Julen Lopetegui is no stranger to turmoil. So it is telling that, having surveyed the landscape at Wolves, he is candid as to the size of his Monlineux rebuild. “You have to face reality,” he says. “The situation at Wolves is not good, it’s bad.”
That reality is this: a side facing the very real prospect of relegation from the Premier League for the first time since they were promoted back to the top flight in 2018.
Lopetegui, though, insists all hope is not lost and that the enforced break caused by the World Cup is the ideal time to take on a project this daunting. His coaching team will begin working with his players on Saturday and he is offering the club’s players a clean slate.
“There is still a lot of time left, and this break for the World Cup will be good for us because we will be able to work with part of the team,” he adds in his first newspaper interview since taking on the job. “It will be good for us to get to know each other a bit better and to adapt to new players and them to a new manager who will develop a different footballing idea.”
Lopetegui is not easily fazed. That he today sits in the Black Country, and not the Bernabeu, shows how fleeting success can be in football.
It was the summer of 2018 – just as Wolves were plotting their first season back in the top flight – that Lopetegui was caught in the eye of one of Spanish football’s biggest storms.
Then Spain manager, he was putting the finishing touches to their World Cup campaign – only to be unceremoniously sacked days before their first game after it emerged he had agreed to take the Real Madrid job after the tournament.
Lopetegui lasted just 14 games at his new club.
Today, he insists Spain is “pre history” to him, but you cannot escape the fact that in 2018, Wolves and Lopetegui were part of football’s upwardly mobile set – and now, in 2022, they are united in a battle against Premier League relegation.
“We have to ask ourselves why we are where we are,” Lopetegui, who was sacked as Seville manager in October, having rebuilt in Andalucia before a dip in form cost him his job.
“What we could have done in other leagues can sometimes be harder to develop in England. We have to make them see that what they have done is no longer worthwhile but focus on the present. They can give more. If they have performed well in other leagues, they can also do it in the Premier League.
“I would prefer us to be in another position but we have to accept it. We can’t think about anything other than competing every game to achieve the objective of remaining in the elite.”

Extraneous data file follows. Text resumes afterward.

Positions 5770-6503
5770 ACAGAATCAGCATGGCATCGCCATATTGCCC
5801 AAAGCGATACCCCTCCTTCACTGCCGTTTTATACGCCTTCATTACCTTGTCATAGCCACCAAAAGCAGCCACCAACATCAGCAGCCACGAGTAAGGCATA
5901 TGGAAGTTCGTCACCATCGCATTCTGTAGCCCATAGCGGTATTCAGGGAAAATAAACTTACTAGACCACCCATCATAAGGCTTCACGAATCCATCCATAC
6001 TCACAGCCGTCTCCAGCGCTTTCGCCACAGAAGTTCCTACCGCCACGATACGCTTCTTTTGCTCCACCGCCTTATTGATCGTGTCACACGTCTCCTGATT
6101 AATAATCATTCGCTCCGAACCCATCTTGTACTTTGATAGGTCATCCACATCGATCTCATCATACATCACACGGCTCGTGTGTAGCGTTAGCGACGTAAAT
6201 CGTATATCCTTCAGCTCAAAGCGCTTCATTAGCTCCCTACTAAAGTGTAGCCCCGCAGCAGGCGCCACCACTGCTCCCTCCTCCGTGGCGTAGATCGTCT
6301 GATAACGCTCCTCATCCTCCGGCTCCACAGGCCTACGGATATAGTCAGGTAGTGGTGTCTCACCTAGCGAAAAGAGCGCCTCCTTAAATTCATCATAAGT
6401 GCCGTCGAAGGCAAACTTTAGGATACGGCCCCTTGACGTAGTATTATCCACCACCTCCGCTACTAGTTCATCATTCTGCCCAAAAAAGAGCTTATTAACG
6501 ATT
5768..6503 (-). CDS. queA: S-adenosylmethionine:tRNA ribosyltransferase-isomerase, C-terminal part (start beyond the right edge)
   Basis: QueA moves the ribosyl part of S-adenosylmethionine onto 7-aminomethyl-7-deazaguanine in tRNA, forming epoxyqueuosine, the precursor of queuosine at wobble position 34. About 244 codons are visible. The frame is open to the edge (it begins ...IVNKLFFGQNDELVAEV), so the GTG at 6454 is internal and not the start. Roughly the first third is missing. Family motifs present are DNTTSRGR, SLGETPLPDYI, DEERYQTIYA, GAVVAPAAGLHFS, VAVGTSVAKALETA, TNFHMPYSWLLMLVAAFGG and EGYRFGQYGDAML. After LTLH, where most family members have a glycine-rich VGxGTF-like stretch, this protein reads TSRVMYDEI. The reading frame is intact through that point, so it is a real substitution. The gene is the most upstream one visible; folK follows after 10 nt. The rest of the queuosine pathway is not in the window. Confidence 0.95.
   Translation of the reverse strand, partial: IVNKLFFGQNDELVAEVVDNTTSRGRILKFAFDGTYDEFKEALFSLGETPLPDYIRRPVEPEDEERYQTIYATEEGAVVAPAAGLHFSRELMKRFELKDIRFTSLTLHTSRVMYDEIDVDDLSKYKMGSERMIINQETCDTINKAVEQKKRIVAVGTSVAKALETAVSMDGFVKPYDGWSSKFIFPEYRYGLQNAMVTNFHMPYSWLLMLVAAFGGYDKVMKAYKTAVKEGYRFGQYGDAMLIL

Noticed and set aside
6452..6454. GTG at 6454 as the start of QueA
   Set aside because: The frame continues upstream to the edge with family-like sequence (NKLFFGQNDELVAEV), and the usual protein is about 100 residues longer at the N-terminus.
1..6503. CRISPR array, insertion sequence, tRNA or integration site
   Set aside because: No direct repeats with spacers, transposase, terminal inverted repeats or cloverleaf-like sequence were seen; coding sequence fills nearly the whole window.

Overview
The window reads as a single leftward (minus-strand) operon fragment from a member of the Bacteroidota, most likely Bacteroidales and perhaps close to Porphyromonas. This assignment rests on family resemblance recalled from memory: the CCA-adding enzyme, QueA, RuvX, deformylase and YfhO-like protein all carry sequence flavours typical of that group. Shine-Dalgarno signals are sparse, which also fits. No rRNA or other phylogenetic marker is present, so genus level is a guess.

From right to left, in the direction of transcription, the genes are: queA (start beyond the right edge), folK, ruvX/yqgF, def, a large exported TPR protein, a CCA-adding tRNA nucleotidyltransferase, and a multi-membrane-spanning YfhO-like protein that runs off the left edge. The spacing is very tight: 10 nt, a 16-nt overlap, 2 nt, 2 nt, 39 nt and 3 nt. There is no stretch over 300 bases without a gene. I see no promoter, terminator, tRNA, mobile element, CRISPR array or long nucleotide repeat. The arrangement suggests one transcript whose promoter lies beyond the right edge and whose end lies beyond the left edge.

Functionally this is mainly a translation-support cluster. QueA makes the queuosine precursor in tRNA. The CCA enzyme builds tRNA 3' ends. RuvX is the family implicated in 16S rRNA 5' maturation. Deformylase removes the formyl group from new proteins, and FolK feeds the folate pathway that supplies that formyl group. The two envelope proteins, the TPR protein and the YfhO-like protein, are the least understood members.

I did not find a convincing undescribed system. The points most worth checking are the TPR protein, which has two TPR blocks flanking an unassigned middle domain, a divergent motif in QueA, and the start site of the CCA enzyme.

'We must dedicate ourselves with body and soul'
His move to Wolves completes a six-year courtship that was briefly derailed by Lopetegui taking the Spanish national job. And there is one thing that has been on his radar since the prospect of a Premier League job first emerged: the barnstorming British fans.
“The Premier League is a goal for any professional.” he continues. “It can be considered the most important league, with the most economic capacity and infrastructure. There are good players in every league, but the potential in England is enormous.
“The reorganisation of the clubs has been good at all levels, and the fact that all these coaches are here speaks for the context in which the Premier League operates. And, the best thing is that it has never lost that British essence that is generated, the atmosphere in all the stadiums.”
Spain, now managed by Luis Enrique, put the rest of the World Cup on notice with their brilliant 7-0 win over Costa Rica. But for Lopetegui the re-emergence of the side, led by young stars Pedri and Gavi, comes as no surprise.
“Spain is a very exciting team, they know what they are playing for and they are not going to change anything from the way they have played since Luis Enrique arrived,” he adds. “It’s a team with personality, and I like them because it’s true to its style. They are going to be serious contenders.”
Not that Lopetegui will be taking any more than a passing interest, of course. He has work to do.
“I’ll watch it, no doubt, like any football lover,” he says. “But not with the same intensity as I would if I wasn't involved in a project like Wolves, with the responsibility I feel now. The trust of the club and the fans forces us to dedicate ourselves body and soul.”